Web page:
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Jun 20, 2019
This week’s theme
People with multiple eponyms coined after them

This week’s words
Socratic irony
Midas-eared
philippize
hermeneutic
achillize

hermeneutic
Hermes
Roman copy after a Greek original
Photo: Jastrow/Wikimedia

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A.Word.A.Day
with Anu Garg

hermeneutic

PRONUNCIATION:
(hur-muh-NOO/NYOO-tik)

MEANING:
adjective: Interpretive or explanatory.

ETYMOLOGY:
From Greek hermeneutikos (of interpreting), from hermeneuein (to interpret), from hermeneus (interpreter). After Hermes in Greek mythology, who served as a messenger and herald for other gods, and who himself was the god of eloquence, commerce, invention, cunning, theft, and more. Earliest documented use: 1678..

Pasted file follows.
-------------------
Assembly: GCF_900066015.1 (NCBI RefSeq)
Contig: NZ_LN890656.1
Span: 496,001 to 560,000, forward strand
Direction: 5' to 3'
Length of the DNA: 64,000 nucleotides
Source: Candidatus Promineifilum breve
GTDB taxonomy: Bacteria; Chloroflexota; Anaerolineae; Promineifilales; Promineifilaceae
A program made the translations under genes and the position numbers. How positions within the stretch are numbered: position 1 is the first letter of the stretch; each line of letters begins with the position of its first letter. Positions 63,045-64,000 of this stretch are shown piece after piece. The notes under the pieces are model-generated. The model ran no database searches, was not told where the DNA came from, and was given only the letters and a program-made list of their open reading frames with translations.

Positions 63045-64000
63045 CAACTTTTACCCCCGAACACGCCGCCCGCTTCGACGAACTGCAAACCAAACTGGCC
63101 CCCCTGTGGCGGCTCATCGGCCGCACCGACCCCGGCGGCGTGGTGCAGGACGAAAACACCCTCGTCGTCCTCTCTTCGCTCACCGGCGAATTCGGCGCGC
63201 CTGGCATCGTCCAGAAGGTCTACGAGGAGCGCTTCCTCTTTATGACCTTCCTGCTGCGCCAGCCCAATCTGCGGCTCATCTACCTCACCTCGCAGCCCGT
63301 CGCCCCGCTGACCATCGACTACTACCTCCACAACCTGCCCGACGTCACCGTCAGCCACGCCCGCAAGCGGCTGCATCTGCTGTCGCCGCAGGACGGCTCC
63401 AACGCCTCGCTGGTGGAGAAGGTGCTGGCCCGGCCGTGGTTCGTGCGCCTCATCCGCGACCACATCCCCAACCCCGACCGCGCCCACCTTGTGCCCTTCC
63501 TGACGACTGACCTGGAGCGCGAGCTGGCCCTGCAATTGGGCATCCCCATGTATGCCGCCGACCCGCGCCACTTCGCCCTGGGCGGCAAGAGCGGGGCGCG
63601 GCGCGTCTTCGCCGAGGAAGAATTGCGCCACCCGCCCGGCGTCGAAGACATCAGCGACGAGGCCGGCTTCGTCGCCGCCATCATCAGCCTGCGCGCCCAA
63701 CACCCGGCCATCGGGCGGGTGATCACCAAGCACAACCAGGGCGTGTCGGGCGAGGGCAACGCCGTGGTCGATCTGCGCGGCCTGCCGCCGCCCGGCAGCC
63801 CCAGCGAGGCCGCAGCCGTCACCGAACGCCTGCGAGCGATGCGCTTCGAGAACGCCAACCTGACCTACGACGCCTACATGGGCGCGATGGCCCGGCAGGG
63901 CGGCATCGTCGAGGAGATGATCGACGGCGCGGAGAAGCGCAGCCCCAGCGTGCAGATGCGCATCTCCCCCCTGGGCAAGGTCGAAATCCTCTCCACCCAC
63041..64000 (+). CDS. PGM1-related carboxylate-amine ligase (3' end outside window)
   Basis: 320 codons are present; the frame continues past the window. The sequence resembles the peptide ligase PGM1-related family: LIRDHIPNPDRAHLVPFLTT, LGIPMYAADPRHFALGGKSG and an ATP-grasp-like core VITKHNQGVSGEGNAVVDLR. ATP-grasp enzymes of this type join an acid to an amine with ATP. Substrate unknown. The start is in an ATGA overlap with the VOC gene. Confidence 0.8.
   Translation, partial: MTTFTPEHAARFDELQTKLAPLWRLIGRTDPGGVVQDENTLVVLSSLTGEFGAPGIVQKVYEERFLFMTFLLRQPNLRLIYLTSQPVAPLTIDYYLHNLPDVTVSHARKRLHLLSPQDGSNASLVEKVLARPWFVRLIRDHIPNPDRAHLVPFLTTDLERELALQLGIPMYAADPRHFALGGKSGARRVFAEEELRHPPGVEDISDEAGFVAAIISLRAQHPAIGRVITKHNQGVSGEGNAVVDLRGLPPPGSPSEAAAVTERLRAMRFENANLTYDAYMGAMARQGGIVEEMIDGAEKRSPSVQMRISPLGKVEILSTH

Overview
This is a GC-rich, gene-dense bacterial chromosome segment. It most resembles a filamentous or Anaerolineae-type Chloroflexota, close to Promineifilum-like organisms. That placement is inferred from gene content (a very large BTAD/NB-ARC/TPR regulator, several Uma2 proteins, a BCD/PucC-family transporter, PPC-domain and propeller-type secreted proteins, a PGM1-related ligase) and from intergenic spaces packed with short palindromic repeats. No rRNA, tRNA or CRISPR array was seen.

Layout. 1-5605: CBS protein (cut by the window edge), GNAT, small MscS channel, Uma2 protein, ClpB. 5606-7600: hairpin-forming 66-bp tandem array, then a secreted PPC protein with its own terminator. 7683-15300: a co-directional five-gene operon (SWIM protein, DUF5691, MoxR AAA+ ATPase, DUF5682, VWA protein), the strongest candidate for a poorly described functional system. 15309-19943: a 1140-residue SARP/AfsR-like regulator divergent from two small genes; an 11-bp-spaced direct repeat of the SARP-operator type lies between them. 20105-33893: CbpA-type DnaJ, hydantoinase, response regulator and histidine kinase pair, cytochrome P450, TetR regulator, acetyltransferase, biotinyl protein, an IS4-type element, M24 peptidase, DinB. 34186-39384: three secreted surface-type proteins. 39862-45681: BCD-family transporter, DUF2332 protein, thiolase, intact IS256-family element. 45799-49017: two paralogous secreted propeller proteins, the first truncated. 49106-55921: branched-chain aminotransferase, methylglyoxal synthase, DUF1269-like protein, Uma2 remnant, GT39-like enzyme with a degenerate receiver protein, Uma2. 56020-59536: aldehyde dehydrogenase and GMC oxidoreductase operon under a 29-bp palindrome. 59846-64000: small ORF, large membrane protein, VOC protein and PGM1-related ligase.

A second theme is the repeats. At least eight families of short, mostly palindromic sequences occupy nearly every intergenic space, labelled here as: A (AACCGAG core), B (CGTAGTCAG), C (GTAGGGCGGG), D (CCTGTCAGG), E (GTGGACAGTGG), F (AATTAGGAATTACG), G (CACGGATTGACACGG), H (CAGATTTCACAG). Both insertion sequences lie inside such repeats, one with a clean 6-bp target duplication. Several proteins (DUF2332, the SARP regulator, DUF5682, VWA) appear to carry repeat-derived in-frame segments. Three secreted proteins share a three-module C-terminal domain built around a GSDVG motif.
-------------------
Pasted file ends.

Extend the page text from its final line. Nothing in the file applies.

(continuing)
Other words that Hermes has given us are hermaphrodite, hermetic, and herm.

USAGE:
“Sandra’s descent into madness, in ‘The Unmapped Country’ (1973), takes the form of a hermeneutic disease, whereby everything -- even birdsong or ‘the placing of twigs and leaves’ in a park -- is construed as a cosmic message.”
Andrew Gallix; The Unmapped Country; The Guardian (London, UK); Jan 12, 2018.

See more usage examples of hermeneutic in Vocabulary.com’s dictionary.

A THOUGHT FOR TODAY:
Since when do we have to agree with people to defend them from injustice? -Lillian Hellman, playwright (20 Jun 1905-1984)

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